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The Element Lead: Characteristics and Uses

The Element Lead: Characteristics and Uses
Lead is a kind of wonder element because its uses range from health to construction processes, to batteries, and bullets. What is it that makes it a multipurpose element? This ScienceStruck article provides a brief overview of this metallic element.
ScienceStruck Staff
Lead is categorized as one of the heavy metals, having atomic number 82 and its symbol is Pb. It is a malleable and soft metal and when it melts and turns into liquid, it gets a shiny chrome-silver luster. However, when it is just cut, it has a bluish-white color. When exposed to air, it changes into a dull, gray color.
It is interesting to know that the Latin word Plumbum is the full form of Pb, the symbol of lead. Plumbum in Latin was used to refer to 'soft metals'. History of this metal dates back to thousands of years. Lead is easily extracted and found in lots of places. It was used with antimony and arsenic in the early Bronze Age. Furthermore, in molten form, it was used by the Romans to strengthen iron pins, which were used to hold the limestone blocks in monumental buildings.
Characteristics

It is a dense and ductile metal, and is a poor electrical conductor. It has an atomic weight of 207.2 amu. The melting point is 327.5ºC (600.65ºK) and the boiling point is 1750ºC (2023.15ºK). A great property of this metal, which probably makes it the best bet for industrial and chemical purposes, is its corrosion-resistant nature. It is extensively used to store corrosive chemicals, like sulfuric acid. It is also heavily used in the construction industry because of its malleability. It is frequently used for external coverings of roof joints. But this metal and its compounds are poisonous, which can prove dangerous or even fatal to human health.
Mining and Occurrence

In its metallic form, it is rarely found naturally. It is usually extracted from zinc, silver, and mostly from copper ore. Galena (PbS) is the main mineral containing 87% of lead. Its common varieties are cerussite (PbCO3) and anglesite (PbS04).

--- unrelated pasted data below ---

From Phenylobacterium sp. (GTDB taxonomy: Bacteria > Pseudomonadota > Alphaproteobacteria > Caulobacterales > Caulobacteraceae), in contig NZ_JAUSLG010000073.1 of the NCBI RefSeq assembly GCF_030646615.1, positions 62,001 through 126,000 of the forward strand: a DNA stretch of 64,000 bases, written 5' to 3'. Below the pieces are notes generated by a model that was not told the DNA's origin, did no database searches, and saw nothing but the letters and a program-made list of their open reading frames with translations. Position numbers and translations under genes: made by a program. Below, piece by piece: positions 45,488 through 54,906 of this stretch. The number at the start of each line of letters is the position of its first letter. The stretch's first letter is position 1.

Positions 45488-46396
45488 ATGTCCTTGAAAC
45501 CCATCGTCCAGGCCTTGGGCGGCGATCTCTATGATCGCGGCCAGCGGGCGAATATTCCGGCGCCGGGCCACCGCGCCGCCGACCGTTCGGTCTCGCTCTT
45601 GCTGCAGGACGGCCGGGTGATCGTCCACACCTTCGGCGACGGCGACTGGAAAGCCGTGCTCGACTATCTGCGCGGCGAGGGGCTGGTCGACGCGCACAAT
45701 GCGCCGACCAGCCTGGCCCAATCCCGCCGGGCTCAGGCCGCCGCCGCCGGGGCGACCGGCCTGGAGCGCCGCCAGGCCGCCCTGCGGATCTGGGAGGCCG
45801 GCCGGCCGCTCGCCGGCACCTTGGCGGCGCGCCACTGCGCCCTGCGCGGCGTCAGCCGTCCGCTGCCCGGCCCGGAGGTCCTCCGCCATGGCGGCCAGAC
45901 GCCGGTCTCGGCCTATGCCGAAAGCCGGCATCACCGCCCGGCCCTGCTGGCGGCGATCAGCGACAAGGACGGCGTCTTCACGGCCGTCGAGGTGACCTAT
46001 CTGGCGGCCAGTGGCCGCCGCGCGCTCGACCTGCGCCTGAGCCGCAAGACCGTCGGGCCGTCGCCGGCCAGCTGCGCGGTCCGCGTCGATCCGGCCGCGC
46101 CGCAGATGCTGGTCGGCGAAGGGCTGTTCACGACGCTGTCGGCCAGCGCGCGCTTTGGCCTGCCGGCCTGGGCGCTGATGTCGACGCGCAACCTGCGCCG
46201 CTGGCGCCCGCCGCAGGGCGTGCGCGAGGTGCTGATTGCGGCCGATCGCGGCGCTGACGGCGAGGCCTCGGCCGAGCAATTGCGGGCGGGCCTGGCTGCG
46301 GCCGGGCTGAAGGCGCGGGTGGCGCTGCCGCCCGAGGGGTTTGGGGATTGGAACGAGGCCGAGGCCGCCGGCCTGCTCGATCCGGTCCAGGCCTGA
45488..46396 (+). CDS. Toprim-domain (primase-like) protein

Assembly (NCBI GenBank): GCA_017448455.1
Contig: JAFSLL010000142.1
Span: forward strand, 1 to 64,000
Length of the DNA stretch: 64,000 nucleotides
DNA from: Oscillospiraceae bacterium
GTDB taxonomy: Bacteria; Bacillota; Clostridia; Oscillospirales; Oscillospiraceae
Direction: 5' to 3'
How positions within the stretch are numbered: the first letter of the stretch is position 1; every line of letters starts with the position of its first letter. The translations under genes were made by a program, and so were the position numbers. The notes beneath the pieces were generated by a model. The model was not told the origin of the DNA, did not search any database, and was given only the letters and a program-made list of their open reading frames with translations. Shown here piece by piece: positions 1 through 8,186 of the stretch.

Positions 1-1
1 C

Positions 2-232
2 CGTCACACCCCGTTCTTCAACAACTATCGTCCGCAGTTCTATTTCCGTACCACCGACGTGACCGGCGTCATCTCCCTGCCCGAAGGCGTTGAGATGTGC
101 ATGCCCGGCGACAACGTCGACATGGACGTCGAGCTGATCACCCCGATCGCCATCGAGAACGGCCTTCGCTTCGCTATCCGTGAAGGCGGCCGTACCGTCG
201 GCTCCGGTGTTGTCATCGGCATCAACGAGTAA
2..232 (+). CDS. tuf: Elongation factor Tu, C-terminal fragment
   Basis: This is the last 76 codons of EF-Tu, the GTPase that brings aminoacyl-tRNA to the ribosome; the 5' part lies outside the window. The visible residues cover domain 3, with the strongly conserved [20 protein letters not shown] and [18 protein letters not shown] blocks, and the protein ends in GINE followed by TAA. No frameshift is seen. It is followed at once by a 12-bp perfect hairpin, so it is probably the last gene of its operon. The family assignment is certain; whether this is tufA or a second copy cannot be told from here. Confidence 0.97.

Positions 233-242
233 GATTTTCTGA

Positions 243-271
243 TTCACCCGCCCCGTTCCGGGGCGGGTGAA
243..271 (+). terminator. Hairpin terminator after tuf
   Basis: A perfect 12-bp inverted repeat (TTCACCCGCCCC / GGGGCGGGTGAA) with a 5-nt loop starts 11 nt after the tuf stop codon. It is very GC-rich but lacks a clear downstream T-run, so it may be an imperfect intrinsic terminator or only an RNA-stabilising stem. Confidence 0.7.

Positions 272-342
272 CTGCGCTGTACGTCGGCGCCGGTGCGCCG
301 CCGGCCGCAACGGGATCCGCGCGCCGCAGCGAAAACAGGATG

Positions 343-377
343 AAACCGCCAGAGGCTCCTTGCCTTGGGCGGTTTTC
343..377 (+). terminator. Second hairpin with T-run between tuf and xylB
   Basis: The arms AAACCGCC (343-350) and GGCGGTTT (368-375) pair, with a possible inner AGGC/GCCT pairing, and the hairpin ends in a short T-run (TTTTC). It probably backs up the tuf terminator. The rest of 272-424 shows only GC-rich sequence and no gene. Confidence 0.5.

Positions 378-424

The process of obtaining pure lead after the main mineral is extracted is quite complicated. A coke-fired blast furnace is used to reduce lead oxide from the roasting process. Lead is mostly converted into metallic form through this process. This form still has considerable contaminants of bismuth, zinc, copper, arsenic, gold, silver, and antimony. All contaminants except silver, gold, and bismuth are oxidized after a treatment in the reverberatory furnace (using air, steam, and sulfur). Then, the oxidized contaminants are skimmed off, after they float to the top. Pure metal can be obtained by processing smelted lead electrolytically through the Betts process.
The countries where this metal is produced (as of 2008) are Australia, China, the USA, Peru, Canada, Mexico, Sweden, Morocco, South Africa, and North Korea. Out of these, Australia, China, and the United States produce more than half of the primary production.
Uses

Lead is used in a variety of fields ranging from industry to marine engineering, to sports equipment. It is also the main element for the lead-acid battery, which is extensively used as a car battery. If added to brass, it helps lessen machine tool wear. In X-ray rooms, it is used as a shield against radiation. It is frequently used in making sculptures and statues. The metal is also used in the making of the ballast keel of sailboats because of its high density and corrosion-resistant properties. Due to the aforementioned qualities, it is also widely used in scuba diving weight belts. In its liquid form, it can be used as a coolant. It is a component of Polyvinyl Chloride (PVC) plastic, which is used to provide a coating to electrical wires.
Effects on the Human Body

Lead, due to its poisonous properties, can cause damage to the nervous system. It is harmful enough to cause blood and brain disorders in children. In the event of long-term exposure to the metal or its salts, nephropathy or colic-like abdominal pain can occur. The main target of toxicity is the nervous system. The kidneys and brain can undergo serious damage, in case of continuous exposure to this metal, and it can also be fatal. If pregnant women are highly exposed to it, it could result in a miscarriage. Low-level exposure to this element can decrease the cognitive capacity of children. In short, lead can have an adverse effect on almost every organ of the body system. However, on the positive side, discretionary use of this element can help reap the best of outcomes too.
Symbol for the chemical element lead
Element of Plumbum or Lead with magnifying glass